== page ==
Dear Paul,

I know some of you are getting my postings and some of you are not.  Therefore, please re-post my posting if you respond to it.

Jack Pfeiffer used to be my boss.  Although I wasn't at RCA in 1986, I was there (at BMG) from 1990 on.  Jack didn't say that he had first hand knowledge of two microphone setups back in the 78 days, only that he checked it with an oscilloscope, etc. (which, by the way, I seriously doubt;  most likely, he had an engineer do it for him.)  That means that he didn't know it was stereo, only that he believed it was.  Re Mark Obert-Thorn's posting, this isn't proof.  I think that the Ellington is most likely "stereo" due to what Mike Biel wrote about different setups, but the others are not.  Until there is a way to synchronize two different discs perfectly, there won't be a way to know with certainty one way or the other.

--Jon Samuels

On Wednesday, September 3, 2014 9:45 AM, Paul Urbahns <[log in to unmask]> wrote:

Mark Obert-Thorn wrote:

> The issue George brings up has always been the
> sticking point with regard to the acceptance of accidental stereo from the
> very beginning.  When it comes to synchronizing discs whose matrices were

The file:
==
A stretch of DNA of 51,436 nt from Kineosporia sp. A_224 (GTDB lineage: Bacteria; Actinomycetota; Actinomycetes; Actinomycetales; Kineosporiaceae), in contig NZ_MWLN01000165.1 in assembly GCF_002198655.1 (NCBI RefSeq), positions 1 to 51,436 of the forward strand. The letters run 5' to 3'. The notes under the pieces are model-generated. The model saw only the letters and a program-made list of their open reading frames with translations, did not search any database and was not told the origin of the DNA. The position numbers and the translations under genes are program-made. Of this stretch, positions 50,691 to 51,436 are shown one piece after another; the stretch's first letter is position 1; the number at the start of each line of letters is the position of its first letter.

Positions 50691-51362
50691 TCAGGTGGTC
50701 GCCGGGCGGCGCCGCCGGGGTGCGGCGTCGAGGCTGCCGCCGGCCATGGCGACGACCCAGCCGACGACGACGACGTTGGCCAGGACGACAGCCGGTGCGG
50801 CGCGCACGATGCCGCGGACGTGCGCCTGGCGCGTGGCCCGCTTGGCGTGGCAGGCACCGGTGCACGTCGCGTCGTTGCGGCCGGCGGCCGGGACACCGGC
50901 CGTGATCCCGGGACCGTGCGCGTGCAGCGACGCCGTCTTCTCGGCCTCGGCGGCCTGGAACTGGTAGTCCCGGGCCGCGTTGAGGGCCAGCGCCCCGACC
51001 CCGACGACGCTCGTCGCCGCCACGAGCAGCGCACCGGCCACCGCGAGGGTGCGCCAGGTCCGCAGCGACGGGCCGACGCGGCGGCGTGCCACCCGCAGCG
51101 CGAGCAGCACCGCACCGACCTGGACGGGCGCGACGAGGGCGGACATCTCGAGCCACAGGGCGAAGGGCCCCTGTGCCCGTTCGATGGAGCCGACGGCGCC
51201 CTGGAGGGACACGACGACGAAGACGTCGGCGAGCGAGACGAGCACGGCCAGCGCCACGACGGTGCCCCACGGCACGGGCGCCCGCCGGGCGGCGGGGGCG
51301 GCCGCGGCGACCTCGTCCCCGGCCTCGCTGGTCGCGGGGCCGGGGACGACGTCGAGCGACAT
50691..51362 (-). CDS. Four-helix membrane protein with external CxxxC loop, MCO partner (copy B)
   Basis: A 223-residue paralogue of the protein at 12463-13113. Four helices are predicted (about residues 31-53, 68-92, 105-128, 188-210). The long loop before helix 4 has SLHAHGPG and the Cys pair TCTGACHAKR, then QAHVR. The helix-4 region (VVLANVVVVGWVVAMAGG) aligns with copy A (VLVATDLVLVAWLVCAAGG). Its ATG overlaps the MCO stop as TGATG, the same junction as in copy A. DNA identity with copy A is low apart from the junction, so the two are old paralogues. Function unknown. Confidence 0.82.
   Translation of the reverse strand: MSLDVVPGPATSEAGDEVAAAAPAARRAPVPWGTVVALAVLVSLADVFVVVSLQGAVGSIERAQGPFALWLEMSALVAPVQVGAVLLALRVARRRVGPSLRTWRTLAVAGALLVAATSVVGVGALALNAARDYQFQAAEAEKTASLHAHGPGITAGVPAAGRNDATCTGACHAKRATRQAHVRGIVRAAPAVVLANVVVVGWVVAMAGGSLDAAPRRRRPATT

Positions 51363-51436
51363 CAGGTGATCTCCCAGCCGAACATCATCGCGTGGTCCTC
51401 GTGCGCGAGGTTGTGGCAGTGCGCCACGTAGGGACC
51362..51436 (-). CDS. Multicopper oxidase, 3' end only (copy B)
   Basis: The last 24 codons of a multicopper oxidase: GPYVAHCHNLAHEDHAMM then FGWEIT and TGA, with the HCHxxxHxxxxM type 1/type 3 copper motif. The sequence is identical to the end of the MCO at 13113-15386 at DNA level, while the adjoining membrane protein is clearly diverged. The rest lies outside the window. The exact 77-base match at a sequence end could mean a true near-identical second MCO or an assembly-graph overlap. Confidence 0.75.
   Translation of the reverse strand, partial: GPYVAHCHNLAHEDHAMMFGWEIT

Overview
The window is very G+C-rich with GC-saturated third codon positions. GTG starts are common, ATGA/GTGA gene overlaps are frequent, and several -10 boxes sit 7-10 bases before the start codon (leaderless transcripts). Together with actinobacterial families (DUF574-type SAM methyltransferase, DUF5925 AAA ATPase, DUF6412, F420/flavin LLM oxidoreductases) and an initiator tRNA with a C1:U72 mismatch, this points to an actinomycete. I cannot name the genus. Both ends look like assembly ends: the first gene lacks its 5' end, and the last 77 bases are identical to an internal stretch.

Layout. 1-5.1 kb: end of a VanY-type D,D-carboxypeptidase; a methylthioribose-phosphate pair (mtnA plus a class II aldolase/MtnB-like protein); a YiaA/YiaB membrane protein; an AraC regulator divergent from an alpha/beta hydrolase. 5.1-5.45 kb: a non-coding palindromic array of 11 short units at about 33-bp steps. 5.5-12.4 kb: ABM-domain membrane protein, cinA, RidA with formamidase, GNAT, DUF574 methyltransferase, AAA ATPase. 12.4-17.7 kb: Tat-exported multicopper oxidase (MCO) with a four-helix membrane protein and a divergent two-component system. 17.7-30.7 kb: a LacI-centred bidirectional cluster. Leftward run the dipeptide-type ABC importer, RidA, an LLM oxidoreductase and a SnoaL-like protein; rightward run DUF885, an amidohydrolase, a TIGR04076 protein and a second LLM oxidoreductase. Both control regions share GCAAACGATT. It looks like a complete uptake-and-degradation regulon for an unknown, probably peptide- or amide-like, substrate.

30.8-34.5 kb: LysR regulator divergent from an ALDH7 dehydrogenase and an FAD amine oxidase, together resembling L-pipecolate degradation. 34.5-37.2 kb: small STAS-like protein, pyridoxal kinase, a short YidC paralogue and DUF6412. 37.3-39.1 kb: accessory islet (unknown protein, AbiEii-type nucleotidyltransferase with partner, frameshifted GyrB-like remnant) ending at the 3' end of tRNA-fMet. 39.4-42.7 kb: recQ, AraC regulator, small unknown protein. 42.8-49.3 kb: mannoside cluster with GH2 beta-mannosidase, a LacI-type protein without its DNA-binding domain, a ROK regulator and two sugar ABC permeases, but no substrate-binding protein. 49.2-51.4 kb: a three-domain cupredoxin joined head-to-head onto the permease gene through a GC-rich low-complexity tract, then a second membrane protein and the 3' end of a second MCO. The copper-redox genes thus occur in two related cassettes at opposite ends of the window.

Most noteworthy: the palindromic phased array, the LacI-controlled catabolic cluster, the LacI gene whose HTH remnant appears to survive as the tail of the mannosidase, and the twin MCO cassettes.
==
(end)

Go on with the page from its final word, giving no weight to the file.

> originally cut on two different tables, there are so many variables --
> differing original recording speeds between the discs; pitch fluctuations
> within each disc; playback speed variations; incorrect centering of the
> records to be played back; disc warpage, etc. -- that it becomes difficult
> if not impossible to determine whether the differences were due to separate
> miking or inexact synchronization.

For the benefit of those on this thread here is an excerpt from an
Audiophile Audition show in the 1980s where the late John Pfeiffer confirms
it as true stereo so I really don't understand the debate. Especially since
the EMI rep commonly quoted never seriously tested the recordings.

Paul Urbahns
Radcliff, Ky